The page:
Ferrovial S.A. – Annual report – 31 December 2017
Industry: construction, transport
Brexit: after the United Kingdom Government submitted its formal intention to leave the European Union on June 19, 2016, the exit process was formally initiated and a two-year negotiation period began to determine the new terms of the UK’s relationship with the European Union.
The final result of this negotiation process is subject to a high level of uncertainty that could adversely affect economic conditions in the United Kingdom and/or in the European market as a whole, as well as contributing to instability in financial markets and global currencies, including volatility in the value of the euro.
Ferrovial’s assets in the United Kingdom (16% of the value of assets according to analysts’ estimates), could affect its profitability and its ability to create value.
However, these estimates have been tweaked toward a more optimistic outlook. Heathrow airport is the largest asset in which Ferrovial participates in the United Kingdom but the forecast for a potential slowdown or standstill in the British economy is not expected to significantly affect its activity when compared to similar situations in the past in light of the relevance of the asset and its current full-capacity status. In addition, the decision of the British Government to move forward with the third runway project, pending final parliamentary approval, highlights the importance that the airport has for this country and, therefore, its lower exposure to this risk.
In the case of the Services business, which operates through Amey, the impact of budgetary restrictions of Public Administrations may continue to affect the business, although both Services and Construction may be positively impacted by the need to improve the transport network that entails more investment and maintenance tenders in the medium-term. Section 5.4 h of the Consolidated Annual Accounts shows how the Brexit has impacted on the main financial figures, contrasting the negative effect of the performance of the exchange rate with the positive effect of the increase in the inflation rate and the reduction of interest rates, and therefore, of the discount rate on the regulated assets of Heathrow airport.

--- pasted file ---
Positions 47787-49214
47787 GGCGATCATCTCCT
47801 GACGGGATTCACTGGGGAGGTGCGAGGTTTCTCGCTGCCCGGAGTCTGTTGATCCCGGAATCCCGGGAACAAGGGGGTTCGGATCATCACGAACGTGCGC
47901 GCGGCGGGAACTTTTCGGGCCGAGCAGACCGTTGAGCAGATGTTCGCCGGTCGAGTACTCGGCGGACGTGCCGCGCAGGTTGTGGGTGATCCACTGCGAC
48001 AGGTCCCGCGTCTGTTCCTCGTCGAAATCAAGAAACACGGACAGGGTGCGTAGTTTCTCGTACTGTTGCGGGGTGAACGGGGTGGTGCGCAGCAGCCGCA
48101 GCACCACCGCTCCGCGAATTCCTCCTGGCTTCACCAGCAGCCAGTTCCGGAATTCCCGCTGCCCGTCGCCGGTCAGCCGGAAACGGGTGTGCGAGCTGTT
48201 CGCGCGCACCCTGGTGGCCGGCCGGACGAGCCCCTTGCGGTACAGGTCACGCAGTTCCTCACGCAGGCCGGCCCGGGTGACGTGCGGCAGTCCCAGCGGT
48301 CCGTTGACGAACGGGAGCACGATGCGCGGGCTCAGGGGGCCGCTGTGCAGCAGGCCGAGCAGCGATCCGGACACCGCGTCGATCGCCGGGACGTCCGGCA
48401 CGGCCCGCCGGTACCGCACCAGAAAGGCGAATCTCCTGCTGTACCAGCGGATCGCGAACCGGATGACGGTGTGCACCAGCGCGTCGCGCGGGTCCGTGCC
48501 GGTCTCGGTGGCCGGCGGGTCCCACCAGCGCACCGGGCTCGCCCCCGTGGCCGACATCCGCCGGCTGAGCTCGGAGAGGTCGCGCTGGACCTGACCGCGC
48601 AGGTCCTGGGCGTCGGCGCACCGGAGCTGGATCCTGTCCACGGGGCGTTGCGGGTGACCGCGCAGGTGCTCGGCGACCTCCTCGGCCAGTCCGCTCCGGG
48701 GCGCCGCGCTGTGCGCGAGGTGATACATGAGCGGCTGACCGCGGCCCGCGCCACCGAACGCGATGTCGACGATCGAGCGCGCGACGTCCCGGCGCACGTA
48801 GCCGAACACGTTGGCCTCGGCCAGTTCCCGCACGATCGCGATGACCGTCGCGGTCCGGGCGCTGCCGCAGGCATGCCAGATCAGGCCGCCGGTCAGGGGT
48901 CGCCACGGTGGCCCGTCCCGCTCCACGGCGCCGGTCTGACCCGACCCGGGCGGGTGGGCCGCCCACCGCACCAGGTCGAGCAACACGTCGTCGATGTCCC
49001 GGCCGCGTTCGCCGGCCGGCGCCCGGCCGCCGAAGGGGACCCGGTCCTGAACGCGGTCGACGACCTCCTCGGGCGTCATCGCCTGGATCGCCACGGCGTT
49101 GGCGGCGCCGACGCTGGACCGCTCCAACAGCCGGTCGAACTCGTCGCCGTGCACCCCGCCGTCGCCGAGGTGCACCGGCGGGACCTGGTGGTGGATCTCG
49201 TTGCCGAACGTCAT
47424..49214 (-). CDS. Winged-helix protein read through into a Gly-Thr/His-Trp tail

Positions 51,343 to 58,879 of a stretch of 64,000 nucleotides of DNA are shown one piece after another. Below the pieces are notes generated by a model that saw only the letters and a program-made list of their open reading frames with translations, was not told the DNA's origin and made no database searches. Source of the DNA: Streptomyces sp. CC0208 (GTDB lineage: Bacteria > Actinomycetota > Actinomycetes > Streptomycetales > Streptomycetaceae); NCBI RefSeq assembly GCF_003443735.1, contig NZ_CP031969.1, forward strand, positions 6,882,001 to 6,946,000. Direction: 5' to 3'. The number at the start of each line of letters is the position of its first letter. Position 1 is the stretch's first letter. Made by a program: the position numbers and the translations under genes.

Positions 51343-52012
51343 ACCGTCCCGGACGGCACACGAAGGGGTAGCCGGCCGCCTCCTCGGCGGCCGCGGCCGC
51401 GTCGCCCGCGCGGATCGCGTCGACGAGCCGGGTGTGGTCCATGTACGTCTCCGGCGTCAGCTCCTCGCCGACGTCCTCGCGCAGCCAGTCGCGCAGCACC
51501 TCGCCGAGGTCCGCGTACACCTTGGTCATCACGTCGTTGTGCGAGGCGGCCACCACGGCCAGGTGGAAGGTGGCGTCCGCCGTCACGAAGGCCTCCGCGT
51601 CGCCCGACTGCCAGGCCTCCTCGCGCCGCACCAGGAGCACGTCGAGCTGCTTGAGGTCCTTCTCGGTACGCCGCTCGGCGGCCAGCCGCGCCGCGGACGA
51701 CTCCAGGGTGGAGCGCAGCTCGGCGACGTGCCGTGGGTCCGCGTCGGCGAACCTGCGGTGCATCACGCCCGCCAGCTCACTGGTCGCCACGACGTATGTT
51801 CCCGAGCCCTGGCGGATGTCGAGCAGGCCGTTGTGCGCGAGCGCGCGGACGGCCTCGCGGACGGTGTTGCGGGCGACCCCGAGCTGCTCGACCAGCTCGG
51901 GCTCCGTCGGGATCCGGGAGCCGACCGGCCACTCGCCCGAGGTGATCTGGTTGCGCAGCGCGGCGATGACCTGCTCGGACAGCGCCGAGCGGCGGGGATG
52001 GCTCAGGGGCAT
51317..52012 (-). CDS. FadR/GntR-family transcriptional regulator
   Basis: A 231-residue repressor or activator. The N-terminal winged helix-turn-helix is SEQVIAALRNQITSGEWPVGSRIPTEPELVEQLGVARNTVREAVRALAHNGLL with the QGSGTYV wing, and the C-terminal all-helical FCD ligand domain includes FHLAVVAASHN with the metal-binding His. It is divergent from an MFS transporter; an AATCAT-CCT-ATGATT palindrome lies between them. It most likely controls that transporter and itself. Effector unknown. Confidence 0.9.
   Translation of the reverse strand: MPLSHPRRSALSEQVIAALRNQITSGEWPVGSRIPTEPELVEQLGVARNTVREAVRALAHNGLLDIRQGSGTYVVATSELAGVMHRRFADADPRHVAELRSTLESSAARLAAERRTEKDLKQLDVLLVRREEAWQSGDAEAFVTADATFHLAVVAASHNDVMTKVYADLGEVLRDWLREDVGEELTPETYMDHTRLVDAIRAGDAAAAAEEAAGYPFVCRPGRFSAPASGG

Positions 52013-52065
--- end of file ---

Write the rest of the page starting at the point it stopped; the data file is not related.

Regulated assets indexed at inflation increase their value as inflation increases. In response to the risks that could emerge from Brexit, Ferrovial will continue monitoring the developments in negotiations between the United Kingdom and the European Union, foster operating efficiency measures across its diverse business areas to adapt to arising market circumstances, and continue tracking the trends in the financial markets to take the appropriate coverage measures.
To hedge the foreign currency risk, Ferrovial has arranged hedges to cover the amount equivalent to approximately the dividends it expects to receive from UK assets over the next three years. See Note 5.4 of the Consolidated Financial Statements.
F. NOTES TO THE CONSOLIDATED FINANCIAL STATEMENTS (extract)
5.4. Management of financial risks and capital (extract)
h. Impact of Brexit on financial risks
This section includes an analysis of the impact that Brexit is having for Ferrovial with respect to financial risks and how these risks are being managed. The risk section of the directors’ report contains a comprehensive analysis of Brexit and how it may affect the Group’s various business areas.
Ferrovial’s UK exposure on the basis of the different financial and business variables is detailed in the following table.
In 2017 and in the midst of the negotiations between the UK and the European Union, the pound sterling continued its trend of weakness against the euro, although to a much lesser extent than in 2016
when Brexit was announced. At 31 December 2017, the pound sterling had fallen by 4% compared with the year-ago exchange rate. In order to hedge its foreign currency risk, Ferrovial has arranged hedges with a notional amount of GBP 437 million, which approximately cover the dividends it expects to receive on its UK assets over the next three years.
Inflation and interest rates
The market has lowered its expectations with respect to the future RPI Retail Price Index by an average of 0.20%, with a level of 3.3% and a lower actual rate, with interest rates remaining at similar levels.
Once again the market expectation is for current levels to be maintained, although a negative impact on Brexit would push inflation up and adversely affect the value of pension las obligations and the nominal interest rate, increasing the cost of financing.